Testimony of Felicia Kornbluh, Ph.D.
Associate Professor of History and of
Gender, Sexuality, and Women’s Studies
President, United Academics, AFT/AAUP
University of Vermont
Before the House Committee on Education
State of Vermont
January 27, 2016
Good morning. On my own behalf and on behalf of eight hundred faculty members of the University of Vermont, thank you for inviting me to speak today. It is an honor. And thank you for the work you do to maintain state support for education – including higher education – in challenging economic times. As teachers, and as parents and community members, we are indebted to you for your efforts.
My purpose today is to introduce you to United Academics and share the perspectives of our faculty on issues that are likely to come before you. United Academics is a diverse union. Our members include tenured and tenure-track research faculty; full-time lecturers who are primarily teachers more than researchers; library faculty whose specialized knowledge supports classroom learning; and part-time lecturers who may teach as little as one course per year. We are all passionate about our shared project of teaching the next generation. Many of us have national and even international reputations as among the most important scholars in our fields. My colleagues pursue cutting-edge research that truly has the potential to change the world. Economically, we range from those who are comfortably middle- or even upper-middle-class to those, especially in the non-tenured ranks, who are truly struggling. Even at senior levels, many UVM faculty find it difficult to navigate the housing and child care markets of Chittenden County.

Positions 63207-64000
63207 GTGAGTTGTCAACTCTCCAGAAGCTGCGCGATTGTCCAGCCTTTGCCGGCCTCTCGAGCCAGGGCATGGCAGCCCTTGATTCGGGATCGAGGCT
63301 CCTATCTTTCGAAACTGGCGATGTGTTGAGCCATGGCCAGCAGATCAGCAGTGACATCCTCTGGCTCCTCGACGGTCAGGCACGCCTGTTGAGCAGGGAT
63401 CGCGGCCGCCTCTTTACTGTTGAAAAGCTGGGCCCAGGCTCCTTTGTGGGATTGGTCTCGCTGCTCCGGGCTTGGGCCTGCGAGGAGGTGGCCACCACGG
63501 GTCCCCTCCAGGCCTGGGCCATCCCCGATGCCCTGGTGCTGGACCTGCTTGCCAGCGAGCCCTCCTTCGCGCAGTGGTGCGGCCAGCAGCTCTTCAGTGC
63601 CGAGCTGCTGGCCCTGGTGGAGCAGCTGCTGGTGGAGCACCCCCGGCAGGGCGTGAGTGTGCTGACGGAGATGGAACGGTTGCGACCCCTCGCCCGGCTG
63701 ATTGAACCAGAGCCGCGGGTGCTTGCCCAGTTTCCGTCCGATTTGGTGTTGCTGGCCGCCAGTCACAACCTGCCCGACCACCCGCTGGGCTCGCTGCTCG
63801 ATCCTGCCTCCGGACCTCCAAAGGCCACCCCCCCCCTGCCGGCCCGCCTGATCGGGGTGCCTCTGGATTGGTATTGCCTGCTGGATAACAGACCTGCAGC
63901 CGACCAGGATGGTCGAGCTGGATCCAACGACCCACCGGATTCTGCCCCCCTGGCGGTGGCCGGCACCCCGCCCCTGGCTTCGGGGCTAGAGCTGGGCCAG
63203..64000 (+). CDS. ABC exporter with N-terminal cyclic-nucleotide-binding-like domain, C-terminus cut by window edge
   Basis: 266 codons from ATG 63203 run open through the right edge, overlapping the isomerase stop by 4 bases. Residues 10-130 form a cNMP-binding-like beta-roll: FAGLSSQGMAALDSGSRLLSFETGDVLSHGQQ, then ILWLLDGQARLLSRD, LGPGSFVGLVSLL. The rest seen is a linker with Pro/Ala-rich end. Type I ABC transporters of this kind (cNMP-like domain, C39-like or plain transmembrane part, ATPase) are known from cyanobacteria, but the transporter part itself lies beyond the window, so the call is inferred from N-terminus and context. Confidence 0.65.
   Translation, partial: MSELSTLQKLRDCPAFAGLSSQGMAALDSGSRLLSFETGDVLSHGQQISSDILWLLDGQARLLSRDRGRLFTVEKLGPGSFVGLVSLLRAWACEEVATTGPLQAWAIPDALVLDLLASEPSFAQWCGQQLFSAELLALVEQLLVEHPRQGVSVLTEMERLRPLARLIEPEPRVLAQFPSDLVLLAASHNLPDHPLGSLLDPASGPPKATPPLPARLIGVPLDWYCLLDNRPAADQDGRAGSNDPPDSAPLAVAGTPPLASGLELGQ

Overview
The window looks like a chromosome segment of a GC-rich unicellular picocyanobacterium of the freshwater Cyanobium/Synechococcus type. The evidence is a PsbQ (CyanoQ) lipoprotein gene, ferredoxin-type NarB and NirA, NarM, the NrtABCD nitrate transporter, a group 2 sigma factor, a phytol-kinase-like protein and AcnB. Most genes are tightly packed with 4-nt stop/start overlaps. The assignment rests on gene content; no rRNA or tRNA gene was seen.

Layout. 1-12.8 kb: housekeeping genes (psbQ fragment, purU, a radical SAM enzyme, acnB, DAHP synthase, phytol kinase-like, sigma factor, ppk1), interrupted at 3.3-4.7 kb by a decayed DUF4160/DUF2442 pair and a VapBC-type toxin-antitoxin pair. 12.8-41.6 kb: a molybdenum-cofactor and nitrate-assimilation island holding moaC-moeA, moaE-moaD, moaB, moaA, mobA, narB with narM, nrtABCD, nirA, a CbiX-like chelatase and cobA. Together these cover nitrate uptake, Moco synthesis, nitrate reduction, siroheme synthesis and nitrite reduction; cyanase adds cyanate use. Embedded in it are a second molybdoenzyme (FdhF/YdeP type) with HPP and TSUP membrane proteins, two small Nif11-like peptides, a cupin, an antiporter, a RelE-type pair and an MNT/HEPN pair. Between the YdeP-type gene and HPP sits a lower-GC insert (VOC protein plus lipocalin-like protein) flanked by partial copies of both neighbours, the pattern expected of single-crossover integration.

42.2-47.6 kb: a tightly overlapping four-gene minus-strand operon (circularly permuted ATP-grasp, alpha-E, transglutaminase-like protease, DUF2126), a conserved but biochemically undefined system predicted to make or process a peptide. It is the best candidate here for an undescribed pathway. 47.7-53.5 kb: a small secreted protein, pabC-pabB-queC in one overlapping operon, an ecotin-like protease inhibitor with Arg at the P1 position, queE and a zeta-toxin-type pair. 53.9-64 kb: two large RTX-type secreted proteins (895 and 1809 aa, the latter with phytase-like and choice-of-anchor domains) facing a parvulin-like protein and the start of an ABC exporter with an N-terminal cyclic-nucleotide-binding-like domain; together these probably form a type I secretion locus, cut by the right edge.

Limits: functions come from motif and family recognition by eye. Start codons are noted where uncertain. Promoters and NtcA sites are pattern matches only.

We stand alongside the Faculty Federation of the Vermont State Colleges as co-equal and mutually supportive members of the Higher Education Division of the Vermont state chapter of the American Federation of Teachers (AFT). United Academics is also a chapter member of the American Association of University Professors, a one-hundred-year-old organization that works to preserve the intellectual freedom and fair treatment of higher education faculty across the U.S.